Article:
The Figure One Problem
Like many undergraduate students, my plans and ideas for my career trajectory evolved over time. As I have written about before, I went back and forth during college about whether to pursue an M.D.-only or M.D./Ph.D. degree. No matter where I fell on that spectrum during that time, I talked to a variety of graduate students in the lab I worked in about their experiences as Ph.D. students. One of the major lessons that I learned from this was to hedge my bets to graduate in a reasonable amount of time by working on multiple projects at once, particularly during the first two years of graduate school. Since science is science, many or most of the projects will fail, but hopefully you will have at least one of your projects survive to allow for further in-depth study. It may make your life a little bit difficult early on, but arguably less difficult than being multiple years into your only project when it starts to fail.
Therefore, I have attempted to take these lessons to heart as I have embarked on my journey through graduate school. This has been a very good strategy because it has expedited my learning of lab techniques and a lot of interesting science. However, this has led to what I call the “figure one problem.” The figure one problem is when you have some preliminary data for a project that is interesting. If anything were to come out of that project, that preliminary data would be figure one. The issue is that while the preliminary data is interesting, and a promising figure one of a paper, it is still unclear if the project will ever move past figure one to figure two or any subsequent figures. It can be very exciting to have figure one-quality data for multiple projects, but discouraging when the data is too preliminary to get your hopes up about the future of the project.
I believe this is the case for many graduate students in the modern area of science when screening has become a larger part of research plans. Screens can be very laborious and/or time-consuming, but they typically offer a large amount of preliminary data. However, candidate validation generally takes much longer. Therefore, you can end up with multiple promising candidates (your figure one data), but be totally unsure if any of the projects will actually pan out. Of the multiple projects I am trying to push forward, one of them is a screen-based project, which has many potential figure ones. The other projects I have been working on, while not screens, are still at similar stages. I know that every graduate student hits a slump during their time in the lab, and this may be my slump: a lot of work on a variety of projects with no clear answer if any of the projects are going anywhere.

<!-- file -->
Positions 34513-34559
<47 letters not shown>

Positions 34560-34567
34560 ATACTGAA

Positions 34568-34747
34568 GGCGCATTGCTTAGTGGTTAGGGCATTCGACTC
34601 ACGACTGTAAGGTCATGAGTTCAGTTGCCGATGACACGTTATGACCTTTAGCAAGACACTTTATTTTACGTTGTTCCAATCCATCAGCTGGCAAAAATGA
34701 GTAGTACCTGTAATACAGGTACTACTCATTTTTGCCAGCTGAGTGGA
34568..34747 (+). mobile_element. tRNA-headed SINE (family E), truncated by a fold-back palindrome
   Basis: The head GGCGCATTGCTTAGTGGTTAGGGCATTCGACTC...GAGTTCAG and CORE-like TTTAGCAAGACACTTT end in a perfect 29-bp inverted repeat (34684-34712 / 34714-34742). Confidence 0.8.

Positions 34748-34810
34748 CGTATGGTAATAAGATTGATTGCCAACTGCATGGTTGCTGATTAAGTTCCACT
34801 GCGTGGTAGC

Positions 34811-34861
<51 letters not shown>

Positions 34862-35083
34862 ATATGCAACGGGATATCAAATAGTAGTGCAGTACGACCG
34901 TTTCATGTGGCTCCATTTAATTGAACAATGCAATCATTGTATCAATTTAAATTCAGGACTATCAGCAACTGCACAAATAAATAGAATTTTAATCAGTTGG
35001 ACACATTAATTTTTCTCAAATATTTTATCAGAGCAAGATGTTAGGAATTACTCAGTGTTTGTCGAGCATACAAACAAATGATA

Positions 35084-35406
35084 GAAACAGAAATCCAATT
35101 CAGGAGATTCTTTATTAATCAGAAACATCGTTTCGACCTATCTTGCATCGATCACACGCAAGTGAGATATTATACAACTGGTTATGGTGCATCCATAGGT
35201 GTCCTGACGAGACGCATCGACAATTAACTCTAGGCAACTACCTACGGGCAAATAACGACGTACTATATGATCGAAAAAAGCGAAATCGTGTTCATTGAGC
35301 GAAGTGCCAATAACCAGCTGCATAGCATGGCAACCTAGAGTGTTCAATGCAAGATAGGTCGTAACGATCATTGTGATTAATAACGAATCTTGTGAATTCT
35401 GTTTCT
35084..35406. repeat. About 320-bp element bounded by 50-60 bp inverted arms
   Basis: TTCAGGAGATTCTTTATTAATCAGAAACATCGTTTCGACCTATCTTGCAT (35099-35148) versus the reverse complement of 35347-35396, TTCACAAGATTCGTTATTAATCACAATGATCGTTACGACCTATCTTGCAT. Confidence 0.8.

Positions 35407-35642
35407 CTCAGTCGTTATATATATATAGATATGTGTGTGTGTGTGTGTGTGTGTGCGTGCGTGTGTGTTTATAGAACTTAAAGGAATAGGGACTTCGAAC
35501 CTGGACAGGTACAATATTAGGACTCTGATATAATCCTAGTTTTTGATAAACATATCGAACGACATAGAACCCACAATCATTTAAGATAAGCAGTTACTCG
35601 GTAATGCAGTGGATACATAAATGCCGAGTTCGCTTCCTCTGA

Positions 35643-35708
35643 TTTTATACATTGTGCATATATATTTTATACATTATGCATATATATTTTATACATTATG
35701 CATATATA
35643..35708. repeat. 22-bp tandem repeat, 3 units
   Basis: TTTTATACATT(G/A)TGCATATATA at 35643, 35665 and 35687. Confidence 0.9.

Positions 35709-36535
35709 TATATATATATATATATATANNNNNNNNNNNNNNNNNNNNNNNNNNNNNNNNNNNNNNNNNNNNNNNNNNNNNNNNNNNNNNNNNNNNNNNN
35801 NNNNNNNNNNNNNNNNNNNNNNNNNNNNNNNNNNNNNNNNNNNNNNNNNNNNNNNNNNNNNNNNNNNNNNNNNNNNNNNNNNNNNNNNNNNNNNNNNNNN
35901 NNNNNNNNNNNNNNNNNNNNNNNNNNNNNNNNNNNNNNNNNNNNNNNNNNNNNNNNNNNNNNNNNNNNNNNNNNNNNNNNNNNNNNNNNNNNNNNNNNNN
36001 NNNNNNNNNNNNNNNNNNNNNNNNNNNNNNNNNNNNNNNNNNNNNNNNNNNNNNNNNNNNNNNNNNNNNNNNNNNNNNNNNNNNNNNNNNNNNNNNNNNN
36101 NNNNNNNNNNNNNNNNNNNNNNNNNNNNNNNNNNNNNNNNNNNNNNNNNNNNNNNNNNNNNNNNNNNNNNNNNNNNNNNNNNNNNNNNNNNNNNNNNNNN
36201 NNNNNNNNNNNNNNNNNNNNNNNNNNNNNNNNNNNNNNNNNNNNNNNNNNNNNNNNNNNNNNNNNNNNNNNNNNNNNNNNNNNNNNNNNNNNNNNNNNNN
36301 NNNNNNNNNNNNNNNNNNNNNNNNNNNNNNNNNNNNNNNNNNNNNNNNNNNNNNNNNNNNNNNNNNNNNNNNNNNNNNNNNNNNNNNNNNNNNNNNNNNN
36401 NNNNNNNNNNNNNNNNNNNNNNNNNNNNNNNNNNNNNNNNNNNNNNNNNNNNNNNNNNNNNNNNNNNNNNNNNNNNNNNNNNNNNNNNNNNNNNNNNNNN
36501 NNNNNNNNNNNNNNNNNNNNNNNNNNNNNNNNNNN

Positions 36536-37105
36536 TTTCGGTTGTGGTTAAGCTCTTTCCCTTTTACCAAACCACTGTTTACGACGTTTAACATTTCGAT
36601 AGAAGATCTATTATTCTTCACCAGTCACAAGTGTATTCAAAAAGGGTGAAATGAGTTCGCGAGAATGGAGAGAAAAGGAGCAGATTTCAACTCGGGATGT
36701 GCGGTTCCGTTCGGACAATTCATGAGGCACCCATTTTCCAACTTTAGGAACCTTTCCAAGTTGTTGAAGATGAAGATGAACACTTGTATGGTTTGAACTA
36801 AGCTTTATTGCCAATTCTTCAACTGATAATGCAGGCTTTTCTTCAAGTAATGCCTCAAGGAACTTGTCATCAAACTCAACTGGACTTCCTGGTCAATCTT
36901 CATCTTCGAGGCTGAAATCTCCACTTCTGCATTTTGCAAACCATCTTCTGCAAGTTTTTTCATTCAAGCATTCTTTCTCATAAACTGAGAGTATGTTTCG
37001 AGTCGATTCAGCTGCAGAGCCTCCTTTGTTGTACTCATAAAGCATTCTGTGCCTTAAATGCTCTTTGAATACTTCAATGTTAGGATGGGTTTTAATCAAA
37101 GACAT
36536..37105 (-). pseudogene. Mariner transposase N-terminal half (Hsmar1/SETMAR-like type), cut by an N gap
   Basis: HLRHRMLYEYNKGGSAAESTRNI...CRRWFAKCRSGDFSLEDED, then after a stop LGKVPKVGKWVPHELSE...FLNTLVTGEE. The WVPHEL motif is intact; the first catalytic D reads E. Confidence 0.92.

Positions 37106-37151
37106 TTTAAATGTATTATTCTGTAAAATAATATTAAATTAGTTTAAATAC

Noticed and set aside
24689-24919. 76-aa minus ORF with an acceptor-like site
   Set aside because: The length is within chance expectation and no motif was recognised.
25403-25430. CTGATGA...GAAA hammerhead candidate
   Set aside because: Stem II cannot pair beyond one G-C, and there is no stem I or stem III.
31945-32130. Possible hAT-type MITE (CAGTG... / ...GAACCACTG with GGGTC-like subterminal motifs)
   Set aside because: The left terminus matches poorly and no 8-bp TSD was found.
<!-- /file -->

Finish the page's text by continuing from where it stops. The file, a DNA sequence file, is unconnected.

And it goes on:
The fortunate (and unfortunate) part about having the figure one problem is that it is enough (hopefully) to be able to apply for a grant from the National Institute of Health. My initial findings were that applying for a grant was a lot of work. To make matters worse, the process was not easy to figure out or straightforward like applying to college or graduate school. The document that guides applicants is more than 200 pages long and there are many seemingly random forms that are required. I have to believe that this is purely a mechanism to discourage the number of grant applications to make the review easier because it would seem very simple to create a user-friendly online portal to streamline the process. I knew that in the end I would look back and deem the whole thing a good learning experience, but, at the time, the entire task was daunting.
On the positive side, it gave me a legitimate reason to slow down my activity in the lab and work from home or from a variety of coffee shops around the city of Boston. I actually do enjoy the process of writing, which might be why I am excited to hopefully get past figure one so I may someday get to the point of writing a manuscript. In the meantime, I took advantage of this time to write while being fueled by plenty of coffee.
To get through the whole process of writing the grant, I relied heavily on the M.D./Ph.D. office and my graduate program for help. Since students apply for a variety of grants and fellowships every year, they are very experienced and have many examples of successful grant applications from previous students. Therefore, they were able to help guide me step-by-step through the entire process. In the end, if the application is broken down into many small parts, it is at least manageable to attack. The submission is too recent for me to value the learning experience, but it definitely helped to focus my plans in the lab and suggested new experiments that I should do. At the very least, one of the highlights of my year was the day I submitted the grant. I was so relieved to have the application out of my hands so I could both relax and return my focus to finding the project that will help me move past figure one.